Common World Business Leadership Issues

Published: Tue 28 Sep 2004 03:34 PM
28 September, 2004
Common World Business Leadership Issues to be Examined.
New Zealand business leaders are not alone in the challenges they face in the modern, more competitive and progressively global business world.
A comparative sampling of the issues chief executives in New Zealand and the United States believe are critical to on-going business success has been taken by the New Zealand Institute of Management as a precursor to its International Leadership Summit being held in Auckland on 7-9 October.
Leading business thinkers and commentators, including the likes of Druker Foundation head, Frances Hesselbein, leadership consultant Margaret Wheatley, and author and educator Jim Collins will present at the Summit.
The relevance of their presentations should not be in doubt, maintains New Zealand Institute of Management (NZIM) national head David Chapman – the critical leadership issues most on the minds of business leaders the world over are essentially the same.
Perhaps surprisingly, controlling costs and making profits was not at the top of the issues list but rather ranked three points further down. Top of the list was the challenge of balancing organisational demands and priorities. Then came motivating and inspiring employees in a rapidly changing world, with managing resources –HR and otherwise – following closely.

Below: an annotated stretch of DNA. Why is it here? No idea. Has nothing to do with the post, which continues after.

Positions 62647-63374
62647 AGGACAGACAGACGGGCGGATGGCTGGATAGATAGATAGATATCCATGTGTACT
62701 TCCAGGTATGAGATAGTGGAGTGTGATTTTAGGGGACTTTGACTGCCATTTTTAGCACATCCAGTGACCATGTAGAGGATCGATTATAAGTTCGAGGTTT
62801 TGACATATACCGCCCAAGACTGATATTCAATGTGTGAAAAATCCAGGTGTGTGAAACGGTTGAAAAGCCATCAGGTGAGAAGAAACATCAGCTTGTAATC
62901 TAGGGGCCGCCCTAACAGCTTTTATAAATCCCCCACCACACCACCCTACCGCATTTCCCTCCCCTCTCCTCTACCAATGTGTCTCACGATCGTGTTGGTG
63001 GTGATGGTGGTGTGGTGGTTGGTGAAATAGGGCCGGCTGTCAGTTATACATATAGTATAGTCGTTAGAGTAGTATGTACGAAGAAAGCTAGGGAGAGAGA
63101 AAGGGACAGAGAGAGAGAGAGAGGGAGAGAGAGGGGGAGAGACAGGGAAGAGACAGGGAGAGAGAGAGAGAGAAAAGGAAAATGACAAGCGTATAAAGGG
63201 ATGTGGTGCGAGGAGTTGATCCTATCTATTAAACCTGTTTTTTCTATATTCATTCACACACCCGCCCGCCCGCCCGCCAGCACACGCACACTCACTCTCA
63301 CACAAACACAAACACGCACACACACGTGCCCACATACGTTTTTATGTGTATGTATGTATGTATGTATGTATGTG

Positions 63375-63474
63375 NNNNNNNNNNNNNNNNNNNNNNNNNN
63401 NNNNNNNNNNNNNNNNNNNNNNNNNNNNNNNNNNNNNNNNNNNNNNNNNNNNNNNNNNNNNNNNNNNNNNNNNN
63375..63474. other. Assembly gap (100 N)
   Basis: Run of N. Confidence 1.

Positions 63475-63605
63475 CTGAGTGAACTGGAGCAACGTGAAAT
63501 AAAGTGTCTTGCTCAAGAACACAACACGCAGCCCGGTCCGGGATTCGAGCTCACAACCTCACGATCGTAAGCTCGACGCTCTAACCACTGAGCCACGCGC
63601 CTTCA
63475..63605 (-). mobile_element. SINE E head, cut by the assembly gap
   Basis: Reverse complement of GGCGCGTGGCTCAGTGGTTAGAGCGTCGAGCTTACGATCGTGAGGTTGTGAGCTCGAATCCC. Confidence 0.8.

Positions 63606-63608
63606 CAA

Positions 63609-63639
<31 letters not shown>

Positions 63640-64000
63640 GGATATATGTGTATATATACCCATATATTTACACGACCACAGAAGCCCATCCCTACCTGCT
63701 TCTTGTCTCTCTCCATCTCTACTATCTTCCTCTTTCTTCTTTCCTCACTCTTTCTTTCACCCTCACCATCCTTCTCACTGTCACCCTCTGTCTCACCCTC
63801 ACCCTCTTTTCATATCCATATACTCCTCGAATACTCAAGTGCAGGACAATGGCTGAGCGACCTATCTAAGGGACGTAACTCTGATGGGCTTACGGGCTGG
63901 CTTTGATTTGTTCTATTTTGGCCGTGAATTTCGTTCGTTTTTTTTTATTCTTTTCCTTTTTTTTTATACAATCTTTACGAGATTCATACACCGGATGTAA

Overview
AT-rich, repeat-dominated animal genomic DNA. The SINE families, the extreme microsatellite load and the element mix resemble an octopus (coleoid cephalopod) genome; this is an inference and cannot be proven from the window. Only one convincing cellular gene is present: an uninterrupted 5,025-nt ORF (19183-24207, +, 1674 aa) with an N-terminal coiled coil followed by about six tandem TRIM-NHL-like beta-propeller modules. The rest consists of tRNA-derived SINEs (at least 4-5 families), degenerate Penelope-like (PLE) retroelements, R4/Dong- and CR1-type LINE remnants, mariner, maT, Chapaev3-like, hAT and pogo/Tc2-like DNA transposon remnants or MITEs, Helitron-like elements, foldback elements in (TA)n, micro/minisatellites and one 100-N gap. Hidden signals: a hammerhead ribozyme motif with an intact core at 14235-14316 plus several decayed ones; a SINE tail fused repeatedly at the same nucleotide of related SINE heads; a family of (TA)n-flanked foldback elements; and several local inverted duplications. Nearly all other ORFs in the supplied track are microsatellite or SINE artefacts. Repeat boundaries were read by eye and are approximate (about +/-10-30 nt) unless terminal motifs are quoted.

Chapman says these are the very issues that will be aired and dissected at the leadership summit. “It is not just a talkfest but a very practical forum with the participation of world leaders in management in which to confront already apparent management issues and to logically anticipate those most likely to emerge over the next few years,” he says.
“For example, there is already evidence in the United States that the number 1 emerging leadership challenge is to solve the problem of getting people who have different agendas and goals to work together productively.”
He says the question of business social responsibility is also firmly on the discussion agenda given a growth in anecdotal evidence that companies that nurture the efforts of their own people before the interests of shareholders, actually achieve higher levels of performance and investor returns over the longer term.
Chapman says the Leadership Summit is arguably the single most important leadership education and insight forum ever to be held in this region of the world. “It’s about powerful leadership in this age of rapid change and it brings together the best in the world of leadership practice, thinking and forecasting to deliver both local and global perspectives to the new issues being faced by our own organisational leaders.
He said the event has already attracted a significant number of chief executives and senior managers from major corporates from throughout the wider Asia-Pacific region and who have noted the attraction not only of the presenters, but equally the opportunity to meet with their new company peers.
The International Leader Summit is being held at the Hyatt Regency, Auckland on 7-9 October. Bookings can be made through the New Zealand Institute of Management and full details are available at Spaces are still available and some booking discounts are still available.

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